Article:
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DAVE DAVIES, Host:

After six years on "Saturday Night Live," and many supporting film parts, Kristen Wiig has her first starring role, in "Bridesmaids," a romantic comedy she co-wrote. The film was produced by Judd Apatow and directed by Paul Feig, best known as the creator of TV's "Freaks and Geeks."

Film critic David Edelstein has this review.

DAVID EDELSTEIN: Judd Apatow has his own Hollywood comedy factory these days, but the charge that comes up again and again is that it's a boy's club - or rather, a child-man's club, a place for nerds to write movies about nerds who act like juveniles before growing up and marrying thin, pretty women. Where, many of us have asked, is the female perspective?

DAVIES: super-coiffed and dressed in micro-miniskirts, with the aim of making her part Lucille Ball and part Jennifer Aniston.

Wig's talent - and it's considerable - is for a kind of neurotic deadpan, a mask of blandness that regularly slips to make way for crazed insecurity and anger and passive-aggression. And she has a good clown face for that - bland but rubbery enough to surprise you with its wide range of expression.

The idea of a female mask, of women having to keep up appearances, is actually the key to "Bridesmaids'" best moments.

EDELSTEIN: the aristocratic beauty Helen, played by Rose Byrne.

The movie peaks early - too early - at Lillian's engagement party, when Annie gives a modest little toast, and then Helen takes the mic and gives a toast that's disarmingly polished. And then deeply-threatened Annie jumps up and takes the mic back, and soon there are dueling mics. It's a compulsive competition that, of course, can't be acknowledged because that's not how ladies behave in public. Wiig's timing is brilliant, and Byrne, who's not as experienced a comedian, turns out to be every bit as pitch-perfect.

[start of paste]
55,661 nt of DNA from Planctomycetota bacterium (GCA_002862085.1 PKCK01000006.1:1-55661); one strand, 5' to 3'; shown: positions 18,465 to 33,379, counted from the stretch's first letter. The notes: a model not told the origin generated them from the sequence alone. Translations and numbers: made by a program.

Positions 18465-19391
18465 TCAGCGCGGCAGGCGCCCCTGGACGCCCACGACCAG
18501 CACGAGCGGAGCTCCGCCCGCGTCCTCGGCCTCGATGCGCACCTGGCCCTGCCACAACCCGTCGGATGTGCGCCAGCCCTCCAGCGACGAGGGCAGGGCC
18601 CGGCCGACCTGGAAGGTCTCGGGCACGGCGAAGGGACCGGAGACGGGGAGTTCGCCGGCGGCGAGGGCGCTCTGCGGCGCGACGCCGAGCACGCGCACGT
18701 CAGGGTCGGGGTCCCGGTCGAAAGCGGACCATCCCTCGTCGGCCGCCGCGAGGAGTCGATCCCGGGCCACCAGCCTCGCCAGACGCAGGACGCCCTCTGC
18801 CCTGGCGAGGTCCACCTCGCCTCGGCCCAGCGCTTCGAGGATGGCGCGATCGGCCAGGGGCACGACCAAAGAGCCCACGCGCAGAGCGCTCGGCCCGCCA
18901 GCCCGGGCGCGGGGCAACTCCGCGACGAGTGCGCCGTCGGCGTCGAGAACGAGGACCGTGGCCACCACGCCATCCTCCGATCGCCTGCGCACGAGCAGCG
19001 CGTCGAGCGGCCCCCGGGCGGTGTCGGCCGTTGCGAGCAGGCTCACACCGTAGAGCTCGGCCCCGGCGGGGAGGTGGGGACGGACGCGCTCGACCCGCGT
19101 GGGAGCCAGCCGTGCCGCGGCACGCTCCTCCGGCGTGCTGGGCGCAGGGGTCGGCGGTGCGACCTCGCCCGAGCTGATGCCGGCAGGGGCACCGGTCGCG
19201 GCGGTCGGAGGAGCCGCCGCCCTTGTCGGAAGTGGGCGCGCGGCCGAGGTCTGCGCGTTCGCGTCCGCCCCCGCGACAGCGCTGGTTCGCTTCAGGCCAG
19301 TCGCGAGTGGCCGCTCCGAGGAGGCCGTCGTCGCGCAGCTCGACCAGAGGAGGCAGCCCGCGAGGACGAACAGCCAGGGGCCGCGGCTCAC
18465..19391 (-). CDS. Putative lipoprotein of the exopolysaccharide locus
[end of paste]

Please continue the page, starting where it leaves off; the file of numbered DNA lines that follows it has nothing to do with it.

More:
But then come more conventional gags. Apatow reportedly pressed for Mumolo and Wiig to add a gross-out set piece, so there's a scene in which the bridal party suffers food poisoning in an exclusive bridal shop and can't control their bodily functions. I laughed a lot - but I'm a sucker for scatological humor.

Then, Helen sabotages Annie by giving her anti-anxiety pills on a plane to Las Vegas and encouraging her to chase them with Scotch. After that, Annie accosts Helen and Lillian in first class.

(SOUNDBITE OF MOVIE, "BRIDESMAIDS")

MAYA RUDOLPH: (as Lillian) Hey, buddy.

KRISTEN WIIG: (as Annie) Hey.

RUDOLPH: (as Lillian) How you doing?

WIIG: (as Annie) I'm good. I feel, I'm so much more relaxed. Thank you, Helen. I just feel like I'm excited and I feel relaxed and I'm ready to party with the best of them. (Singing) And I'm going to go down to the river.

(SOUNDBITE OF LAUGHTER)

RUDOLPH: (as Lillian) Wow. It looks like somebody's really relaxing now.

ROSE BYRNE: (as Helen) Yeah, wow.

WIIG: (as Annie) What are you guys talking about up here?

BRYNE: (as Helen) We're going to a restaurant tonight. I know that (unintelligible) is coming.

WIIG: (as Annie) You do?

BRYNE: (as Helen) Yeah.

WIIG: (as Annie) Oh. Helen is the (unintelligible). Oh. Mmm.

EDELSTEIN: While Kristen Wiig does her slapstick thing, a lot of the movie's potentially more penetrating material is undeveloped, or maybe cut, since Apatow-produced movies tend to come in overlong. A subplot involving Wendie McLendon-Covey as a cynical mom and Ellie Kemper as a ninny newlywed gets short shrift, and the wonderful Melissa McCarthy gets mostly jokes exploiting her girth.

Jon Hamm does a broad comic turn as Wiig's conceited sex buddy that would have worked better if the writing weren't so coarse. Chris O'Dowd, best known for the Brit sitcom "The IT Crowd," shows up as an oddly Irish cop - this is Milwaukee - who falls for Annie, and his awkward rhythms are very appealing. But the turning point in their relationship was either cut or never written.

"Bridesmaids" is often hilarious and likely to be a hit with both women and men. But that might be because it's bifurcated: half formula chick flick, half raunchy comedy of humiliation. That exclusively female perspective some of us hoped for doesn't come through. It's not women and men vive la difference, more like split la difference.

DAVIES: David Edelstein is film critic for New York magazine.

Coming up, jazz critic Kevin Whitehead reviews and new commemorative box-set of early recordings from the Impulse label.

This is FRESH AIR.

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